MSNBC and Fox covered for Bush over leaked Myers report on diminished military capability

››› ››› NICOLE CASTA

While many news outlets noted that an assessment of current U.S. military capabilities by Joint Chiefs Chairman Gen. Richard B. Myers, which was recently leaked to The New York Times, undermines President Bush's recent assurance that Myers believes the Iraq war has not weakened U.S. military capabilities, Fox News reporter Mike Emanuel and MSNBC host Ron Reagan glossed over the inconsistency.

At his April 28 press conference, Bush described a recent conversation with Myers: "I say, 'Do you feel that we've limited our capacity to deal with other problems because of our troop levels in Iraq?' And the answer is no, he doesn't feel we're limited. He feels like we've got plenty of capacity."

But Myers' classified report to Congress stated that future military campaigns "may result in significantly extended campaign timelines, and achieving campaign objectives may result in higher casualties and collateral damage," according to a May 3 article in The New York Times. In comments to reporters the same day, Myers chose a different emphasis:

The message I'm sending to Congress is that the United States military can fulfill its tasks under the Nation Security Strategy, the National Defense Strategy and the National Military Strategy, and we will be successful and prevail in anything that our nation asks us to do under those strategies and that's the bottom line.

On Fox News' Special Report with Brit Hume, general assignment reporter Mike Emanuel mentioned the findings in the classified report only briefly, stating that "armed conflict in other parts of the world might take longer or more resources than one might expect." Emanuel showed the clip of Myers' comments, but he did not note that Myers spoke only after accounts of the leaked report appeared in the Times earlier that day, nor did he note that Myers' assessment of military readiness in the classified report appeared to conflict with what Bush described at his April 28 press conference as Myers's assessment.

From the May 3 edition of Fox News' Special Report:

EMANUEL: Now, with U.S. forces committed in places like Iraq and Afghanistan, the military risk assessment is that armed conflict in other parts of the world might take longer or more resources than one might expect. That assessment from Gen. Richard Myers, chairman of the Joint Chiefs of Staff, in what was part of a classified report to Congress. Gen. Myers talked about that assessment this afternoon outside of the Pentagon.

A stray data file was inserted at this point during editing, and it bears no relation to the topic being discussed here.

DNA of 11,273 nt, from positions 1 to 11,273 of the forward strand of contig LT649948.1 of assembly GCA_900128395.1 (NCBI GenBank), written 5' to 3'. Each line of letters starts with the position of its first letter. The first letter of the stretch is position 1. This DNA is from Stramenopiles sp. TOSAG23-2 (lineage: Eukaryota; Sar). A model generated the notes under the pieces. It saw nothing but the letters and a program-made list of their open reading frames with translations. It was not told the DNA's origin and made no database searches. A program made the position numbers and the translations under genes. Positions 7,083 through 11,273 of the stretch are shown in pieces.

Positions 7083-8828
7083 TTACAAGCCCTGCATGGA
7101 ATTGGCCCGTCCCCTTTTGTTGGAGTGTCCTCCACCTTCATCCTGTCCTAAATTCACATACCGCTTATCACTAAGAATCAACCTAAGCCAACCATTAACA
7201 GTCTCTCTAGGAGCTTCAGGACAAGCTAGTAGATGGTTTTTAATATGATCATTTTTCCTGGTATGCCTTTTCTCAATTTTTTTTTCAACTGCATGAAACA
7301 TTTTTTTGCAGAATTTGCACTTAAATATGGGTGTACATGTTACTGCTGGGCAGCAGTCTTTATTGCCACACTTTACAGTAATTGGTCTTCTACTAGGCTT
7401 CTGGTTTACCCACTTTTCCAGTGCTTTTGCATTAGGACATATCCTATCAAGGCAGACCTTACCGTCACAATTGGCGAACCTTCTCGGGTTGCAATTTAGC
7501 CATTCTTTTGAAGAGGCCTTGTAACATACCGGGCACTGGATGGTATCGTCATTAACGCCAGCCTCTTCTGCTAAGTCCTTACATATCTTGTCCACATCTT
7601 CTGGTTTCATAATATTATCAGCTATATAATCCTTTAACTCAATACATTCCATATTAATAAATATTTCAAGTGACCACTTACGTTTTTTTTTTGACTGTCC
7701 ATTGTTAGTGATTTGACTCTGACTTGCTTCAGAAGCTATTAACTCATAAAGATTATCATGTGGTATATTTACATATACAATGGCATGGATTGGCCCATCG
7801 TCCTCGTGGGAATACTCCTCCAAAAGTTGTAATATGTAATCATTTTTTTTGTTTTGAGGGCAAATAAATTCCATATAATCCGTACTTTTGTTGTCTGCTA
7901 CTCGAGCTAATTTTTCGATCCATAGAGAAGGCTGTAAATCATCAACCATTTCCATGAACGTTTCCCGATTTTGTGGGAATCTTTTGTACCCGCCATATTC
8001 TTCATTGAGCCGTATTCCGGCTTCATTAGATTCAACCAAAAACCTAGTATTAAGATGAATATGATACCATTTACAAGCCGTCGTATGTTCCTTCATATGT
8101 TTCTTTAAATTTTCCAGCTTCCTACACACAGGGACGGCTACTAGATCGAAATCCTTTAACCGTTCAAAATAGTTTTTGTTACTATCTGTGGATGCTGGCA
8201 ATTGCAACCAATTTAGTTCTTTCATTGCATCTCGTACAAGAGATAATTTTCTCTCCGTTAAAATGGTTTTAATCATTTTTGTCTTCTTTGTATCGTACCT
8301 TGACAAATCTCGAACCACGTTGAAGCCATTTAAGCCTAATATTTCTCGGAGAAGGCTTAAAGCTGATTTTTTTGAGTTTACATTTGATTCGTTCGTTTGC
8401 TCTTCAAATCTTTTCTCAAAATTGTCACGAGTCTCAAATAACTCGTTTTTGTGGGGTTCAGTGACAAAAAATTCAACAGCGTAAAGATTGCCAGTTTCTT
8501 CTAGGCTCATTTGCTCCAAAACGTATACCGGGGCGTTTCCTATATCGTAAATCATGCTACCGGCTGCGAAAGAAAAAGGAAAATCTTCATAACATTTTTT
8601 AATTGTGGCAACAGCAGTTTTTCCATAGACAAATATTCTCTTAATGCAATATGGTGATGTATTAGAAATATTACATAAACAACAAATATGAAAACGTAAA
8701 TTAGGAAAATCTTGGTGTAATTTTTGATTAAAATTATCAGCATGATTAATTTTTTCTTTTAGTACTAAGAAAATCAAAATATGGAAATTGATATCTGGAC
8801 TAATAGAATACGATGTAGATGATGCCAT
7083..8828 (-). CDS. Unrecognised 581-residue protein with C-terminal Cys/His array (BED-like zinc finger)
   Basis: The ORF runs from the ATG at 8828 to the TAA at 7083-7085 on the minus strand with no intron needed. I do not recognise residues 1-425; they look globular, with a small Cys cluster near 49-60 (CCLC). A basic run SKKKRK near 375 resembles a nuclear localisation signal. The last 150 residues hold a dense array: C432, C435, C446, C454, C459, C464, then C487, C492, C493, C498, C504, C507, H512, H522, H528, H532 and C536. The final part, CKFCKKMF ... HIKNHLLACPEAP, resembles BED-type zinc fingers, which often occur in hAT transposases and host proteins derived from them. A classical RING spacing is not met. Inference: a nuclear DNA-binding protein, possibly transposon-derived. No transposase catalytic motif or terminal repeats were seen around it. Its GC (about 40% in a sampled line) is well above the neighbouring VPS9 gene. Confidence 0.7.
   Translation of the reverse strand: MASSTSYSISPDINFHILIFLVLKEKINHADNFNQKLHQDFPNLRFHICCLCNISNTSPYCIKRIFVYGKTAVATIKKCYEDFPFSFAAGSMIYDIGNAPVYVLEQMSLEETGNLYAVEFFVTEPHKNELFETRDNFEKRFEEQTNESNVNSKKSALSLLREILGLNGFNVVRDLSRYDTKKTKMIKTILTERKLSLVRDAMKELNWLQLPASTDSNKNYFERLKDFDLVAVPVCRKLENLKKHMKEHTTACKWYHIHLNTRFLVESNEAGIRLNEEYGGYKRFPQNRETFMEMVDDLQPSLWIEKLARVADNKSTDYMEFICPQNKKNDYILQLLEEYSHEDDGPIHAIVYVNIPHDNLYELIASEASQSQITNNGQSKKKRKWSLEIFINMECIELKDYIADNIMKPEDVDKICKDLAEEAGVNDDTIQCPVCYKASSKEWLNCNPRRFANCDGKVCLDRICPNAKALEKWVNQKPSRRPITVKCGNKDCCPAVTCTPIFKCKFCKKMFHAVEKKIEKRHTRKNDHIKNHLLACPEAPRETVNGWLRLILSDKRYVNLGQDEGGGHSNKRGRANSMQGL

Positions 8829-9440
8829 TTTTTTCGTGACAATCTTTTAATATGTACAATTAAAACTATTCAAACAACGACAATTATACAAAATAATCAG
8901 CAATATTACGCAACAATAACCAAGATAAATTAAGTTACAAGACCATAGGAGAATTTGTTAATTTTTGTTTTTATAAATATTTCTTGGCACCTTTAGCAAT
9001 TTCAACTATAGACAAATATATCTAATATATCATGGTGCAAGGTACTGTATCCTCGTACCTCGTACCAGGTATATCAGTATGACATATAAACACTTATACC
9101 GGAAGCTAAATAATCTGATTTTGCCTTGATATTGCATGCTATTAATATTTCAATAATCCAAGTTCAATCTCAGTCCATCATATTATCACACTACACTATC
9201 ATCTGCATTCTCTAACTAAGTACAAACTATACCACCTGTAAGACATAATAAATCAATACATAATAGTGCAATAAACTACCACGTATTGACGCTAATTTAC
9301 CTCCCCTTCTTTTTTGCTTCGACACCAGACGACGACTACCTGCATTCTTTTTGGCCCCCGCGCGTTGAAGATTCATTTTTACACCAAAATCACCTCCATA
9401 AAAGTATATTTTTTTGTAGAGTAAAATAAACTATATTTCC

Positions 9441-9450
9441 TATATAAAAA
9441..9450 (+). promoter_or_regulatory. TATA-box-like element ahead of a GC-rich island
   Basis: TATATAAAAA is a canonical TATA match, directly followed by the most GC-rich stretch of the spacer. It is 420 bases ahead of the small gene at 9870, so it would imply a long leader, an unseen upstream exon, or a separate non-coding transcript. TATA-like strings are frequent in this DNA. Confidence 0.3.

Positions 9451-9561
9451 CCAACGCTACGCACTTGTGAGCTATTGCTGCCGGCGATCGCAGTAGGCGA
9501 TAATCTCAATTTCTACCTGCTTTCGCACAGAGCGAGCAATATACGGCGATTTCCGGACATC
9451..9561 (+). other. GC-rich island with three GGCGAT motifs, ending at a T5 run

MYERS [clip]: The message we're sending to Congress is that the United States military can fulfill its tasks under the Nation Security Strategy, the National Defense Strategy and the National Military Strategy and we will be successful and prevail in anything that our nation asks us to do under those strategies, that's the bottom line.

EMANUEL: Gen. Myers was also asked a hypothetical about what happens if North Korea invades South Korea. And Myers insists the U.S. would be successful.

On MSNBC's Connected Coast to Coast, host Ron Reagan failed to note that the leaked report to Congress was written by Myers himself. Airing the same post-leak statement from Myers that Emanuel showed, Reagan stated that the document "alleges the U.S. military would not be capable of winning a new war, because of strained resources and manpower," but "the general [Myers] does not agree."

From the May 3 edition of MSNBC's Connected Coast to Coast:

MYERS [clip]: The message we're sending to Congress is that the United States military can fulfill its tasks under the Nation Security Strategy, the National Defense Strategy and the National Military Strategy and we will be successful and prevail in anything that our nation asks us to do under those strategies, that's the bottom line.

REAGAN: Gen. Richard Myers, Chairman of the Joint Chiefs of Staff, responding not long ago to a classified congressional report in this morning's New York Times. According to the paper, the document alleges the U.S. military would not be capable of winning a new war, because of strained resources and manpower. The general does not agree, but the numbers may tell a different story. Army recruitment is down again for the third month in a row. Last month, the Army fell short of its monthly goal by 6,600 recruits. In March, there was a 32 percent shortfall. In February, the Army missed its goal by some 27 percent.

Posted In
National Security & Foreign Policy, War in Iraq
Stories/Interests
American Military Capability
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